I read an hour, more or less. A man on a bike comes. He dismounts and stretches, stands, breathes as I push on a few more pages, reread artful sentences. I see only his legs in my concentration, hear his breath whoosh. I stop reading, not because of him, but because I remember being a kid lying back and watching clouds.
The bench is a deep square, plenty long enough for lying back and staring up. The sky is mostly clear, the few clouds a mix of density and wisp. For a moment they are blobs and auras, but gradually things appear. The white skull that becomes The Twilight Zone title in the 1980s series hardens into a train’s cowcatcher, and something like the Concorde merged with a clown is farther east. I am entranced by a modest puffball overhead, layers pulling and twisting, an aurora of mist. It is amazing: calm beauty, right up there. I don’t think to get the camera until all are gone but this Santa’s face.
It has been a hard time. The previous Friday did not go as planned, caught in a conversation I didn’t intend, and then another that led to cryable guilt. The tiny office I’d repaired to for writing and waiting out traffic grew darker and more silent, lights and monitors turning themselves off. My car alone in a dark lot; a fast, deserted ride home to an exhausted and forlorn house. I cried some more Sunday. The week was better, but not solved. So what are you doing to make this weekend better? I have come to this park, and the clouds dance for me.
The man with the bike asks me for the time. “Ah, another thirty minutes,” he says in a Russian accent. He wears a grey track suit with dark stripes down the sides, the kind of thing I remember from Eighties riffs about joggers. “I shall do my breathing, then home, to cook dinner for the children. Do you know tai chi?” As he bends to a new, slight shape I explain my weekly yoga class. “It would be good for you to move, to release energy. Unless you are a monk, the energy becomes trapped. This chi, it must move, be shifted, allowed to free. But you know this.”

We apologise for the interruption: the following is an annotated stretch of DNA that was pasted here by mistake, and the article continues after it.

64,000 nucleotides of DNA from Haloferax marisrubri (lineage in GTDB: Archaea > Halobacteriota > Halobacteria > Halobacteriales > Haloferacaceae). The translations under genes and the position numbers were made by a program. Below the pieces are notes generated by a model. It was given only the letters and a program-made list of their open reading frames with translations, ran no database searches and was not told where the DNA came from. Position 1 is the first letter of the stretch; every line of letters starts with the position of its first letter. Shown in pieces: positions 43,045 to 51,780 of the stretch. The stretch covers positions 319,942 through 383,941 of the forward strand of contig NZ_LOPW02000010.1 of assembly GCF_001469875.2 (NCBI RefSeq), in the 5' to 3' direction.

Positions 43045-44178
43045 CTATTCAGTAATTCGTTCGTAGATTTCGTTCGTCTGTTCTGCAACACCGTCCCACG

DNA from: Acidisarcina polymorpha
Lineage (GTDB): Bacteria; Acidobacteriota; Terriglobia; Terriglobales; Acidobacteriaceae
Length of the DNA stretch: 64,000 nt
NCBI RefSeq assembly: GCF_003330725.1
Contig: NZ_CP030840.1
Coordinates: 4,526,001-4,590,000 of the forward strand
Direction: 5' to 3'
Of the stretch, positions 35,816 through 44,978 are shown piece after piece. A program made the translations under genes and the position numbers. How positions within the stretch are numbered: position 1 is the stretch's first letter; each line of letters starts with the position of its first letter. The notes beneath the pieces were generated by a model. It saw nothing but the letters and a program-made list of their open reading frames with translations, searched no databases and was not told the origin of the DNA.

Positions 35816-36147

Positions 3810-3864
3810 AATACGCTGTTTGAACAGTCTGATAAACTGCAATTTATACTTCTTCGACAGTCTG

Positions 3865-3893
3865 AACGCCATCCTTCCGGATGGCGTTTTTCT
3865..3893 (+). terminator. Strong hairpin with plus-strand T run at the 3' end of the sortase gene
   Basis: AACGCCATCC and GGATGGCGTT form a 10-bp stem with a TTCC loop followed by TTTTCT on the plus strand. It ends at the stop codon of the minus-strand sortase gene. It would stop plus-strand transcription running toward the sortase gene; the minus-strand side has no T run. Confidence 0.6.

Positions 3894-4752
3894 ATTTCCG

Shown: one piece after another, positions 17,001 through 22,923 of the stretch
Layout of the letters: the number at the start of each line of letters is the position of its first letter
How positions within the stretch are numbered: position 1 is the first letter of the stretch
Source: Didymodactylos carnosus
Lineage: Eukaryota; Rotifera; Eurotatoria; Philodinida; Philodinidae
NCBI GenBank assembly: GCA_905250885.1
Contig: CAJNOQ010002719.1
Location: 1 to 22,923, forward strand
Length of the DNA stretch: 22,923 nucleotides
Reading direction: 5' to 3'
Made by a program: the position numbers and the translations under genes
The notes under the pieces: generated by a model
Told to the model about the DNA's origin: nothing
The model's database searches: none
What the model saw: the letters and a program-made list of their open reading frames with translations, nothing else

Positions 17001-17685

Russians are like him: direct, friendly, slightly superior, imbued with cultured bombast. Dark hair curls out of his shirt collar, shoes squeaking on the dock as he turns, lifting his hands. I read and watch the clouds, the sun warm on us.
Multiple text conversations silently waft through the sunny ether as the Russian curls and bends. You’ve been struggling too long and you’re getting worse. When I started it was two days and I felt better. Yeah I understand I went off meds once never will again would not wish that anxiety on anybody except maybe my ex ha.
I read a little more about the fictional Indian doctors in Africa. I lean back to look at the clouds but the sky is clear. I close my eyes to the Russian’s breathing. The anxiety has turned to depression, but at least I am here now, breathing with the Russian. I sit up to check the phone and it is time for him to go.
Ah, just enough. He bends and leans his way back down the pier, where his bike is. The friendly stranger conversation starts: do you work around here, I live just over there, have you been here before.
He was part of the first ever Microsoft layoffs, back in 2009. He was bitter. For a long time angry. He had given them everything I knew was implicit in the two fulltime offers I’d turned down: all his time, all his energy, everything they asked and more, always more. Why did you? Because I believed I needed it.
He fixes his helmet. These are the things we believe, that we need this car, this house. This bike, this thing. His gloved hands gently slap its handlebars. But these are just things; they are not your family, your friends. To know this is not what they want. When you are there–he points over his shoulder, back up toward Redmond, Microsoft’s heart–and you are of such mind, in Russian we say: you are white crow. They are all crows. How many white crows have you seen? For such things, if you are white, you are no crow.
His voice soothes, calm and folding as the clouds.
I have my children, family, this practice, more time. I work there as contractor now, like you. At night I go home. Better. Will be better for you too.
Hungry children wait for his grilling, a family Friday night. I thank him as he gets on the bike. He explains tai chi again, that I should try it. Maybe I will see him again. Possible, yes, take care. His bike clicks away.
The water is still, sun long behind me. What chance brought a Russian come to know the release of truth out to this pier, this day, to me? What brought the kind people in New York, at jobs I don’t remember, at Interstate rest stops when I was stuck and twenty years old? Everywhere there are kind people on the other side of the fire, able to recognize and give. Their shape is always changing, the meaning invisible in the outer randomness. Sometimes when we see what we think we need, that’s what is really there.